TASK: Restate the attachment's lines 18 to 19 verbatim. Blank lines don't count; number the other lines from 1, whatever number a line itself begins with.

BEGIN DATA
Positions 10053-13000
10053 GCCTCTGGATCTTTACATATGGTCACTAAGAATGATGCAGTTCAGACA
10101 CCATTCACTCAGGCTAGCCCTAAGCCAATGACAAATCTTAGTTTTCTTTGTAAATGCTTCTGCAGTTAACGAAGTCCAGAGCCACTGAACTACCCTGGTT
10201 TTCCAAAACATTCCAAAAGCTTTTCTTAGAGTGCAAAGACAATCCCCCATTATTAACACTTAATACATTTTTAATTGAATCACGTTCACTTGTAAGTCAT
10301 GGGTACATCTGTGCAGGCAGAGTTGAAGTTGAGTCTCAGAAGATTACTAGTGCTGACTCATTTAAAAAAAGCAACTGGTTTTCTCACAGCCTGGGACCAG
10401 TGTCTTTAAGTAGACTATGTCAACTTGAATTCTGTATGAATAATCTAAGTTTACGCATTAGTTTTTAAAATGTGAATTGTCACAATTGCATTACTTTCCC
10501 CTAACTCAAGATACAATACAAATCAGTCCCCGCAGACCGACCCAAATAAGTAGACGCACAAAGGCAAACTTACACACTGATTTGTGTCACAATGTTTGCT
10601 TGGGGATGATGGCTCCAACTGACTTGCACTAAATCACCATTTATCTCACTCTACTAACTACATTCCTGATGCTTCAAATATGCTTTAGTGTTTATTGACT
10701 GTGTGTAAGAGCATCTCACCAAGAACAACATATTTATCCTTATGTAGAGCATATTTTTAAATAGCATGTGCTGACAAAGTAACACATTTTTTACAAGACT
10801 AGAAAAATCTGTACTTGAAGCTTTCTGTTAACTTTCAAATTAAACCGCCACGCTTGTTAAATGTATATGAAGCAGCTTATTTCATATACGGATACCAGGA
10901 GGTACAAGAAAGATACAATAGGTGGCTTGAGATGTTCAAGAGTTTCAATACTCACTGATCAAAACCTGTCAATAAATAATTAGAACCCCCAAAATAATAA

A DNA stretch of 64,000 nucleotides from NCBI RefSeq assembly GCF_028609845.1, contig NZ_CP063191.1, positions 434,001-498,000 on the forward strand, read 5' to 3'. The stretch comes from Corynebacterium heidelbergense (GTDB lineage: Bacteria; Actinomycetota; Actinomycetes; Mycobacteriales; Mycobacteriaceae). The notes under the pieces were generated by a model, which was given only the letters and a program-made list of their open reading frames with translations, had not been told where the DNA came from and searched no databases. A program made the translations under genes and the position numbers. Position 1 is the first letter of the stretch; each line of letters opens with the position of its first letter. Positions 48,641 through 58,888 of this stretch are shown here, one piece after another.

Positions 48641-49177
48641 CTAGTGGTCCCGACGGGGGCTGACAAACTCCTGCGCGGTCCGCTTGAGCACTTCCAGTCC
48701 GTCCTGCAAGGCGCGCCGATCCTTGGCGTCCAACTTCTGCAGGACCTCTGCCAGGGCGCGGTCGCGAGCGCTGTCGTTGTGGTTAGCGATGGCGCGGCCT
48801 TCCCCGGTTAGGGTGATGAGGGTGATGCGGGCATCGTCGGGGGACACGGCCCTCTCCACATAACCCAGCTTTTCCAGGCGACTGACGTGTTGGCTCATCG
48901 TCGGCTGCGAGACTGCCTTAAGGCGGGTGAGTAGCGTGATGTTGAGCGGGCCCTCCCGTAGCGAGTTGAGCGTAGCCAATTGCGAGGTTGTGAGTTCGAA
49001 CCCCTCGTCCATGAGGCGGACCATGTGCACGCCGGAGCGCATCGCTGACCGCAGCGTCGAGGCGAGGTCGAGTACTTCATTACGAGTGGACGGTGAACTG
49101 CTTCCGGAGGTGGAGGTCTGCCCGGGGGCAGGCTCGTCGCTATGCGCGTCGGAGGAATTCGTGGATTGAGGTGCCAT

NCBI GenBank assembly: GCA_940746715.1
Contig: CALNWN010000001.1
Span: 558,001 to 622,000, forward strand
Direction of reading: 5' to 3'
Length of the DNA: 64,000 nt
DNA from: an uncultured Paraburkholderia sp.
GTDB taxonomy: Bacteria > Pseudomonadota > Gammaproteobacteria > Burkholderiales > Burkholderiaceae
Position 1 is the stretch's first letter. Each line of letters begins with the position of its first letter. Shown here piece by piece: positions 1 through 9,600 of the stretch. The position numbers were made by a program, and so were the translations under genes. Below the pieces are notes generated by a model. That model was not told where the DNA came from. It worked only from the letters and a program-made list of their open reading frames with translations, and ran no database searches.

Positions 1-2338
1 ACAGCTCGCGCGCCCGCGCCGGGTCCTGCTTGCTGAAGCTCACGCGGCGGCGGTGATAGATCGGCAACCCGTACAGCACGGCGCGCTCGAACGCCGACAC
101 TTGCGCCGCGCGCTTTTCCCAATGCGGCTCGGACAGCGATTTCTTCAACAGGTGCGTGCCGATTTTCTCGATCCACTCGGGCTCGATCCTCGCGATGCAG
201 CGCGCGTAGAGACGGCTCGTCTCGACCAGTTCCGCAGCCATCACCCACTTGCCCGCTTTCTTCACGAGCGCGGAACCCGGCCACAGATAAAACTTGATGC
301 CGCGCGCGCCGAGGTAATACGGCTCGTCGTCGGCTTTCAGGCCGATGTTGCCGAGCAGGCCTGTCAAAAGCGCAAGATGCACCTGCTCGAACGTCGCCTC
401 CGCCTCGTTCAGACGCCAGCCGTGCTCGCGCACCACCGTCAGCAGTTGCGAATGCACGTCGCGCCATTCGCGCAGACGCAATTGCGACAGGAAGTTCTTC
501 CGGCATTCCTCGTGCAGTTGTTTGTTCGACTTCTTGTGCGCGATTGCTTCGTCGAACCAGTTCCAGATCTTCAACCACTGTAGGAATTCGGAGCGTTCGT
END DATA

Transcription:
49001 CCCCTCGTCCATGAGGCGGACCATGTGCACGCCGGAGCGCATCGCTGACCGCAGCGTCGAGGCGAGGTCGAGTACTTCATTACGAGTGGACGGTGAACTG
49101 CTTCCGGAGGTGGAGGTCTGCCCGGGGGCAGGCTCGTCGCTATGCGCGTCGGAGGAATTCGTGGATTGAGGTGCCAT